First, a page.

Document Type


Citation Information

Please cite to the original publication


U.S. stock exchanges do not exist in the form they historically took and our equity markets are no longer orderly or fair. In the place of the traditional stock exchange, which was oriented around human beings and featured single-venue floor trading, an array of fully-automated trading platforms across multiple venues has arisen. Some of these have been formally designated as stock exchanges for legal purposes, while others operate as trading platforms. Almost all facilitate high frequency trading. We believe that radical change is required to address the pathologies of inefficiency and unfairness that characterize the current structure of U.S. trading markets. Our proposal is to create multiple trading venues and then to allow trading in particular securities on only one of these venues. For the approximately 6,000 companies whose shares trade publicly in the United States, we propose licensing ten stock exchanges, each of which would provide a centralized-and exclusive-forum for trading approximately 600 stocks. Organizing our markets in this way would create exchanges that are large enough to benefit from scale, yet numerous enough to compete for listings.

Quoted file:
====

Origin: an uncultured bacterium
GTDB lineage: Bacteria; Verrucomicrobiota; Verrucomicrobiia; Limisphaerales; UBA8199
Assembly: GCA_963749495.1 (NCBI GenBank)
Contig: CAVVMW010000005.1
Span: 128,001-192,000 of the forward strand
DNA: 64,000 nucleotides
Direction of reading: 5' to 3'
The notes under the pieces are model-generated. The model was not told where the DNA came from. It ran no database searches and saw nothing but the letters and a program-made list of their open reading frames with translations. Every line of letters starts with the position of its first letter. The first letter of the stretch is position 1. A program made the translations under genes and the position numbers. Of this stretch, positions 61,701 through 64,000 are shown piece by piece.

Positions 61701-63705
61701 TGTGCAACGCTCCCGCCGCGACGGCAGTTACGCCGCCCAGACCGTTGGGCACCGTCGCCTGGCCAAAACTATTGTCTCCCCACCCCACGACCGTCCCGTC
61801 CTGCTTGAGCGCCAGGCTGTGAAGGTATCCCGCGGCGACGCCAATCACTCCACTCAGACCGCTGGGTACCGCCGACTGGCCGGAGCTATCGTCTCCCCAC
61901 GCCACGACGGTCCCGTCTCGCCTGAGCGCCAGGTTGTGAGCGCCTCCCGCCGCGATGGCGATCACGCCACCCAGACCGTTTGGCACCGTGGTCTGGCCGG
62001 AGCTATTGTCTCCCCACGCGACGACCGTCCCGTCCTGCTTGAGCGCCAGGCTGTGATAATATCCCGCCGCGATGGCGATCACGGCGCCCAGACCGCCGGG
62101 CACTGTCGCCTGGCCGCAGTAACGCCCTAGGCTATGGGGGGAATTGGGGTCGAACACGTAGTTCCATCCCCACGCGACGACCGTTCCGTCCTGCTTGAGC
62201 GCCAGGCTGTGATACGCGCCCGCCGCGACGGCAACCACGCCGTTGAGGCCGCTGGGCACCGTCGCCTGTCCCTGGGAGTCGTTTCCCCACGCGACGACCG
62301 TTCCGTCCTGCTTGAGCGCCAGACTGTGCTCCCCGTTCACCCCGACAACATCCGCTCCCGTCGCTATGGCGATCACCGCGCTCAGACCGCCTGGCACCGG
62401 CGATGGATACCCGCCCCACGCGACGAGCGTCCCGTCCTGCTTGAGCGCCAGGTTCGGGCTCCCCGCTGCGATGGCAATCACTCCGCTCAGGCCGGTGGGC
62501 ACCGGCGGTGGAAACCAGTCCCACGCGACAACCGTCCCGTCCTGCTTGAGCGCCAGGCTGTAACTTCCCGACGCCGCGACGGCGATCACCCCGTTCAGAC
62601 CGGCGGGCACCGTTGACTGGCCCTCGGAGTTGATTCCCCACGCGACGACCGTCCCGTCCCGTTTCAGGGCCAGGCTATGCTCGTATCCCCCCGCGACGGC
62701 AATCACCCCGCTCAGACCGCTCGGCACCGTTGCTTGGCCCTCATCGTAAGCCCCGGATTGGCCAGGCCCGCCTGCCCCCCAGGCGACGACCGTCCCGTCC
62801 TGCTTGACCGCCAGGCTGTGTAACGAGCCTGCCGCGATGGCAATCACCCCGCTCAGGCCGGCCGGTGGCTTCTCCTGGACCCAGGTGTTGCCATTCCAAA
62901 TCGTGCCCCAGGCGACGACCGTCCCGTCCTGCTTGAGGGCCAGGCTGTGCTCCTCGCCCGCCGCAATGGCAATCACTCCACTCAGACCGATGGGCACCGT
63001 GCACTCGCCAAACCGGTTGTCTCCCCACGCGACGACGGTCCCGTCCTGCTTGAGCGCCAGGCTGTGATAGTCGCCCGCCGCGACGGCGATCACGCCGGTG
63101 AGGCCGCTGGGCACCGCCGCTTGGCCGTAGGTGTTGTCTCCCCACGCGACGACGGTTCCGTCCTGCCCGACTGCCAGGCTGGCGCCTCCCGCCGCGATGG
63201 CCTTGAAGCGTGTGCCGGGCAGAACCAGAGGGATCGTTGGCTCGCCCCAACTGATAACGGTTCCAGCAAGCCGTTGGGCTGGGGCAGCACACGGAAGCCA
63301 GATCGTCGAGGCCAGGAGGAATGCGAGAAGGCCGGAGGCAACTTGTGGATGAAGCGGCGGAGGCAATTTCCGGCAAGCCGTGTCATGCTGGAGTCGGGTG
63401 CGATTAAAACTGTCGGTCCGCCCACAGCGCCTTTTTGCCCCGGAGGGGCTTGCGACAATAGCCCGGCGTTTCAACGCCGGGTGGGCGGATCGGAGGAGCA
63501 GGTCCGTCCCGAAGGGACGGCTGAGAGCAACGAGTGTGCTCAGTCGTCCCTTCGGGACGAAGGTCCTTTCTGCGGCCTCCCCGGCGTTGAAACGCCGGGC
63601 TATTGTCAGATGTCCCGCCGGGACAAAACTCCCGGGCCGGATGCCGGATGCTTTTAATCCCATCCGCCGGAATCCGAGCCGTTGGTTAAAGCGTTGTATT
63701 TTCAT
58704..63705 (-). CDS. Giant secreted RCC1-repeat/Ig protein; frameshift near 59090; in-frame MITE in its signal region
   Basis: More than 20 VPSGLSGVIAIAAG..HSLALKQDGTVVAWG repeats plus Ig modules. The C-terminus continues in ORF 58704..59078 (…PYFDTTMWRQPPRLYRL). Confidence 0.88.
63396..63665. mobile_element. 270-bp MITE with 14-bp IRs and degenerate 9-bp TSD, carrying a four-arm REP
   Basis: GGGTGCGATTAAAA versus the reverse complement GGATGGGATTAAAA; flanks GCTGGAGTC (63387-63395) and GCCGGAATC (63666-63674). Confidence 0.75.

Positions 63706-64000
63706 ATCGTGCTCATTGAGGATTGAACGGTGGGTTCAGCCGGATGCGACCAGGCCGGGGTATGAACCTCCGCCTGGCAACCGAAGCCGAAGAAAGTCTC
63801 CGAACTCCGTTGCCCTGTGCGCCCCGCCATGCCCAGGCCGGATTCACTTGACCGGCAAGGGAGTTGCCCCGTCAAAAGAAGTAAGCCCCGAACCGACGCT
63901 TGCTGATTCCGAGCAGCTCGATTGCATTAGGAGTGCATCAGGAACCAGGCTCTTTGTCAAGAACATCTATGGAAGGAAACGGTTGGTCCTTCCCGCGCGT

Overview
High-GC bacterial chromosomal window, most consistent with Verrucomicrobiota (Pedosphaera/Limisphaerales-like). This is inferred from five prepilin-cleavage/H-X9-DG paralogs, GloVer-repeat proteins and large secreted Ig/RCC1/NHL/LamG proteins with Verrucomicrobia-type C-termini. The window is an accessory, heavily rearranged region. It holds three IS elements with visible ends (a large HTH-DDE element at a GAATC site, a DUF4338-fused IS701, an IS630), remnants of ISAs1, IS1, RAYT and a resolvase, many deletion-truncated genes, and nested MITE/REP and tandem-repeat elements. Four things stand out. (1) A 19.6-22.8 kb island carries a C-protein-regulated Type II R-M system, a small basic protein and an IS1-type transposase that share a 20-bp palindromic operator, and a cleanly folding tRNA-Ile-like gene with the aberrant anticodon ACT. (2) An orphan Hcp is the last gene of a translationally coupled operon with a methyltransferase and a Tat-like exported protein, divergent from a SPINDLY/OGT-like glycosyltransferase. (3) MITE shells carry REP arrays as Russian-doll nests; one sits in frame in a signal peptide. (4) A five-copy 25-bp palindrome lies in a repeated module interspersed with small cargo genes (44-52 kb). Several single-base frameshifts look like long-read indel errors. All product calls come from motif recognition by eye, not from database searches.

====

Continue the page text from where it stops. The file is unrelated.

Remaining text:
Date of Authorship for this Version


Included in

Law Commons